1824. Russia and the U.S. signed a treaty accepting 54 degrees 4 minutes as the southern boundary of Russian America. Also in 1824, the Russians began explorations of mainland Alaska that led to the discovery of the Nushagak, Kuskokwim, Yukon, and Koyokuk Rivers.

1857. The beginning of the end for the Russian America Company – the company was suffering from financial problems and the Tsar was threatening to revoke their charter. The company had been beaten by the Hudson’s Bay Company in the fur trade. The British company had better and cheaper items to trade with the natives for furs. The Russian America company tried new business ventures, such as coal mining, whaling, and ice trading, but failed at all of them. The company lost wealth and power before the first gold discoveries in Alaska. Gold mining was destined to replace fur trading as Alaska’s main economic activity.

1867 (April). Financial struggles forced Russia to sell Russian America to the United States. Negotiated by U.S. Secretary of State William Seward, the purchase price for what is now Alaska was $7.2 million, or about 2 cents an acre. Alaska’s value was not appreciated by most Americans, many calling it “Seward’s Folly.” The treaty was approved by Congress on 9 April 1867, and the United States flag was raised on 18 October 1867 (now called Alaska Day, a legal holiday). The rest of the U.S. may have forgotten William Seward, but in Alaska, Seward’s Day (another legal holiday) is celebrated every year on the last Monday of March.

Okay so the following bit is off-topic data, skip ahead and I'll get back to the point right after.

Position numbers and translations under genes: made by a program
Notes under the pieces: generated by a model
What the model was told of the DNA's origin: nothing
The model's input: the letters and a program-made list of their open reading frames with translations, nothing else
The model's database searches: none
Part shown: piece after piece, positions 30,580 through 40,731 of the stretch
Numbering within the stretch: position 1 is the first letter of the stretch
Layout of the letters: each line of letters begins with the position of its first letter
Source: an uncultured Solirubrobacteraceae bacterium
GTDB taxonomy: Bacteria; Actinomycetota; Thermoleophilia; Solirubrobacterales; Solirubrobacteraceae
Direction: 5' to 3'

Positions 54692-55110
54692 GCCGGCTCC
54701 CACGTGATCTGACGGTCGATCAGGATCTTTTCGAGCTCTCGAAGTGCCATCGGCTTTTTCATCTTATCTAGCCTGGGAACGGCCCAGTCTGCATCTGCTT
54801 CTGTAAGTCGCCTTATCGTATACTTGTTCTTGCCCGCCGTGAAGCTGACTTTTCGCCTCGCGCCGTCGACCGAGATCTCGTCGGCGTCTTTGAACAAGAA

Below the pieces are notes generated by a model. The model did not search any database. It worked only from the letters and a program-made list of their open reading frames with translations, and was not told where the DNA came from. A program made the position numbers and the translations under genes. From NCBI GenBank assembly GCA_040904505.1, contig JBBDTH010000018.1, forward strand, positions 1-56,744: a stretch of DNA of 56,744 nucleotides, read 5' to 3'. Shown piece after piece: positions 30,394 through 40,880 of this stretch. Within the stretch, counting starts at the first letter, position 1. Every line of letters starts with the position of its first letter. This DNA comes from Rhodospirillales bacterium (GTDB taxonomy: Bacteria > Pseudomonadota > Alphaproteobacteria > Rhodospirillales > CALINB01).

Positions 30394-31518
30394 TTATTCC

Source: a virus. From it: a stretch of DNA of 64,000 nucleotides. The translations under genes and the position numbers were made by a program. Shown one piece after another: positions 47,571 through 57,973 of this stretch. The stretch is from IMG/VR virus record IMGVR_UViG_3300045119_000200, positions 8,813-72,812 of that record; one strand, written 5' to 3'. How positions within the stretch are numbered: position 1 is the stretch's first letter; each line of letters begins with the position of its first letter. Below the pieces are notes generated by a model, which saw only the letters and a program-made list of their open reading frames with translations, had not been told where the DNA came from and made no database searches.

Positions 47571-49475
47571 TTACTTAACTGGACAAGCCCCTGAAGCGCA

1867 (October). While the United States and most of Europe recognized the Gregorian Calendar, Russia had still not made the change in 1867. The Gregorian Calendar had been in effect in British North America since the British officially changed from the Julian to Gregorian in 1752. On the day Alaska became part of the U.S., the change from the Julian Calendar to the Gregorian Calendar caused Alaska residents to have Friday, October 6, 1867 followed by Friday, October 18, 1867. They also had their shortest year. In 1867, Alaska’s year began on March 25th and ended on December 31st.

1868. Congress designated the Russian America purchase as the Department of Alaska, under the command of U.S. Army Major General Jefferson C. Davis. Alaska was ruled by a military command until 1884, when it became the District of Alaska. As a district, Alaska had a civil government similar to that of the District of Columbia at the time. Alaska did not have a Governor or Legislature until 1912, when it became the Territory of Alaska. And, Alaska sent its first voting members to Congress after it became the State of Alaska in 1959.